- Fraud and Diederick Stapel.
- Plagiarism, self-plagiarism and Mart Bax.
- Scientific articles.
- Peer-review process.
- Journals, conferences and proceedings.
- Call for Papers.
- Submission and acceptance process.
- Citations to your articles; citation indices.
- How to find articles.
- Skimming articles.
- Article structure and writing style.
- References and citations.
- Remember the Normal Distribution?
- Populations and samples
- Using Excel for statistics
- Descriptive statistics
- Shapiro-Wilk test
- Hypothesis testing
- Statistical testing
- Statistical significance and “p < 0,05”
- Student’s t-test
- Chi-squared test
- Correlation test
- Significance in context
- No-effect hypothesis
- The prosecutor’s fallacy
- Small probabilities
Suggested further reading:
- One in Millions, Billions, and Trillions by Jonathan J. Koehler (1997)
- How to Lie with Statistics by Darrell Huff (1954)
- Discuss results of 7-papers assignment.
- Q&A session about scientific writing.
- Dimensions of creative and unconventional research.
- Unconventional questions.
- Unconventional methods.
- Concrete, manageable, start-to-end projects.
- Understandable for everyone.
- Personal inspiration.
- Research examples.
- Discuss found examples of creative research
- Unconventional and creative forms of scientific output (if time permits)
- Unconventional and creative forms of scientific output (if required)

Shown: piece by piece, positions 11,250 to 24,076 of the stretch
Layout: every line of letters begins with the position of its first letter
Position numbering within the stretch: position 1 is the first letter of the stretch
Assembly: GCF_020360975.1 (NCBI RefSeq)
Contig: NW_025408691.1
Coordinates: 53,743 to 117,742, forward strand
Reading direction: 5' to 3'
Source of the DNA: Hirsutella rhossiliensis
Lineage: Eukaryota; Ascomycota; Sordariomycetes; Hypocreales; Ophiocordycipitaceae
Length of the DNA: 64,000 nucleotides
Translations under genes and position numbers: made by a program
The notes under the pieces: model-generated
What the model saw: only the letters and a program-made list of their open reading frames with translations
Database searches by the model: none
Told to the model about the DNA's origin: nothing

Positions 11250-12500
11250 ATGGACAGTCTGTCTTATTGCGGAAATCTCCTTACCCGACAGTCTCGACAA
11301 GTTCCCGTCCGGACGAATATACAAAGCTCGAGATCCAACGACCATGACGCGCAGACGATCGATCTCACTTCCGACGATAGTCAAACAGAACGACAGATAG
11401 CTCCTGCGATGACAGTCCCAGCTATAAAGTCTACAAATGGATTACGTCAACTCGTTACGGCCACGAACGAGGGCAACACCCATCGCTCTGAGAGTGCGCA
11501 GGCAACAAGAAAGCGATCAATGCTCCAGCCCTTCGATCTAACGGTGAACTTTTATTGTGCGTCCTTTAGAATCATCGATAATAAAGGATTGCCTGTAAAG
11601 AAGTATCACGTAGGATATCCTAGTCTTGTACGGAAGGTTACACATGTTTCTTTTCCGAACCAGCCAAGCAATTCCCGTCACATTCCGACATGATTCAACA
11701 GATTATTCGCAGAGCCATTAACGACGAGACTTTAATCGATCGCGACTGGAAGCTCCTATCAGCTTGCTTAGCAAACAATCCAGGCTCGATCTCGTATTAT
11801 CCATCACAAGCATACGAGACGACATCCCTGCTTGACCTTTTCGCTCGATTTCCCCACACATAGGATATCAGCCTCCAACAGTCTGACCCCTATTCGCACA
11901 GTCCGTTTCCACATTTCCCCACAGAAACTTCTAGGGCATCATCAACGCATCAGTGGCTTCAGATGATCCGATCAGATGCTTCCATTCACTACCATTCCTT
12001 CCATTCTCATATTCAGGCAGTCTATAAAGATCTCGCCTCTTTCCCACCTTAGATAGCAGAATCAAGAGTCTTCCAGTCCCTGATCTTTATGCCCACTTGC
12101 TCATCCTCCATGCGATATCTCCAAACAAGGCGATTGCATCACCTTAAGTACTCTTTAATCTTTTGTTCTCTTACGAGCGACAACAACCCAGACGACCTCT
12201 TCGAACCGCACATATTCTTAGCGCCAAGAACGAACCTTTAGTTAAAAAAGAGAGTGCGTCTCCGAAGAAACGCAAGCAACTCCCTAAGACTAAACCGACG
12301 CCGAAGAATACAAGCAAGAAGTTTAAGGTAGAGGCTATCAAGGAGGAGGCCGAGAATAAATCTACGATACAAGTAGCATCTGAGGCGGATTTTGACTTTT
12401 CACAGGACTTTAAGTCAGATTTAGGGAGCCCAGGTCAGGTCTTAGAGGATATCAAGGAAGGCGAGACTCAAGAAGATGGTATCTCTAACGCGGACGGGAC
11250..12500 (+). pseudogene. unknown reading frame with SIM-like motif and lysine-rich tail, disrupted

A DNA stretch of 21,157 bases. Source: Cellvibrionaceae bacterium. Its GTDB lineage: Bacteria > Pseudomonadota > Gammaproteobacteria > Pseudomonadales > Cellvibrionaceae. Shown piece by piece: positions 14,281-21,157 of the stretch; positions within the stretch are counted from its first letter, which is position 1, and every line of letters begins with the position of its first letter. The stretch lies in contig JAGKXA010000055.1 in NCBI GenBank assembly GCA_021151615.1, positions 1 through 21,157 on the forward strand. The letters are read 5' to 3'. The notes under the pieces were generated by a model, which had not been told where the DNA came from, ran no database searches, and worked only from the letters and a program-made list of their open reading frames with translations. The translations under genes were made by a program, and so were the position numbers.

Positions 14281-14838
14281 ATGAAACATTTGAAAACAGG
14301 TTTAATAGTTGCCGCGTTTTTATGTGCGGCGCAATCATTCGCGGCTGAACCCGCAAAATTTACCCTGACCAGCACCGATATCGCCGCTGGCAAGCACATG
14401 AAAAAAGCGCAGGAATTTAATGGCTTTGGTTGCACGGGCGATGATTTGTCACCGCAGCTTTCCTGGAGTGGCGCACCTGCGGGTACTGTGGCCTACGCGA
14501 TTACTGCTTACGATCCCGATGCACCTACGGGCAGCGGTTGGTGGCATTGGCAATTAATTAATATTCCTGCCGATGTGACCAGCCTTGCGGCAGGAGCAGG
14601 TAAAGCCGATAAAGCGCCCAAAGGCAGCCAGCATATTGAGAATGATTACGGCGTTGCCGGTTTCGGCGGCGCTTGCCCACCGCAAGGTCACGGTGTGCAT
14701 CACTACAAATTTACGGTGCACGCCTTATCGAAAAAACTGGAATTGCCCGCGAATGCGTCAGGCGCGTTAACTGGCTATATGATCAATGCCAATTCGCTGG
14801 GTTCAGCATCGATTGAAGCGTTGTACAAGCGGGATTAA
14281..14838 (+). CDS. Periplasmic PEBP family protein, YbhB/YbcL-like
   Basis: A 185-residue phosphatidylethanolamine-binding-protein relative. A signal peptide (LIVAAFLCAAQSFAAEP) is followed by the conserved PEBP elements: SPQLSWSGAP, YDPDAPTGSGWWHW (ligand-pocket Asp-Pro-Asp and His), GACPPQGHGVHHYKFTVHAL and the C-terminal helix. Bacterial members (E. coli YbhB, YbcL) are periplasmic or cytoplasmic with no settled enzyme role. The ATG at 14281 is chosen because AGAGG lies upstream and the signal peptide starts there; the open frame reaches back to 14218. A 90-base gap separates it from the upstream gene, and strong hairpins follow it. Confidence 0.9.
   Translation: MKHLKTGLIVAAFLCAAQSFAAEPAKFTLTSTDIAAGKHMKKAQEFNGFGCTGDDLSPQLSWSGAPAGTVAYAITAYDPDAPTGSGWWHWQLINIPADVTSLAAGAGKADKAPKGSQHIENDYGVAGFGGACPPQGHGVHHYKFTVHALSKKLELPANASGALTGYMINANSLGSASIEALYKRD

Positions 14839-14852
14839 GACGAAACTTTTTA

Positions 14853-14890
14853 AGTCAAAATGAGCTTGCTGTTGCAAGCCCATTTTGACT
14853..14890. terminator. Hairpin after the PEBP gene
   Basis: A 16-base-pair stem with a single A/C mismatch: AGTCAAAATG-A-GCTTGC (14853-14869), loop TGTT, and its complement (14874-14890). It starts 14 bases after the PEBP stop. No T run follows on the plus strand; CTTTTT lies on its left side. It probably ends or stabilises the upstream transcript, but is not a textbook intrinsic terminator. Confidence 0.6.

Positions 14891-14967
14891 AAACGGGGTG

- About questions in general.
- Why?, how?, what is?, is it? and what if? questions.
- Ask yourself about any question:
- Can it be answered?
- How is the answer expressed?
- Can I find the answer?
- Generating your own data versus finding the right data.
- Introducing the project assignment.
- Students present proposals for research projects.
- Group discussion of the proposals.
- Acceptance of proposals by the lecturer.
Students present their research projects.
During the course, all students must regularly (at least weekly) read one source of science news. In class, students can be asked to comment on research about which they read in the past week. A record of student participation is kept. Example science news sources are
When asked to comment on scientific news in class, students must
- Keep their comment to within 1 minute
- Mention the source of the scientific news
- Briefly summarize the news
- Focus on scientific results, not on technological advancements or new gadgets
- Mention what makes it relevant
- Mention why you chose this particular news item
- Cargo Cult Science by Richard Feynman (1974)
- Feynman on Scientific Method, video of a lecture by Richard Feynman (1964).
- Advice to Young Scientists, video lecture by Edward O. Wilson (2012)
Recommended further reading:
- Part II (The Size of the Earth) of Bryson (2004)
- Chapters 2 (Science Culture) and 3 (The Scientific Life) of Doherty (2006)
- The Netherlands Code of Conduct for Scientific Practice, VSNU (2014).
- Flawed Science: The Fraudulent Research Practices of Social Psychologist Diederik Stapel, Levelt et al. (2012).
Recommended further reading/viewing:
- Circumventing Reality: Report on the Anthropological Work of Professor Emeritus M.M.G. Bax, Baud et al. (2013).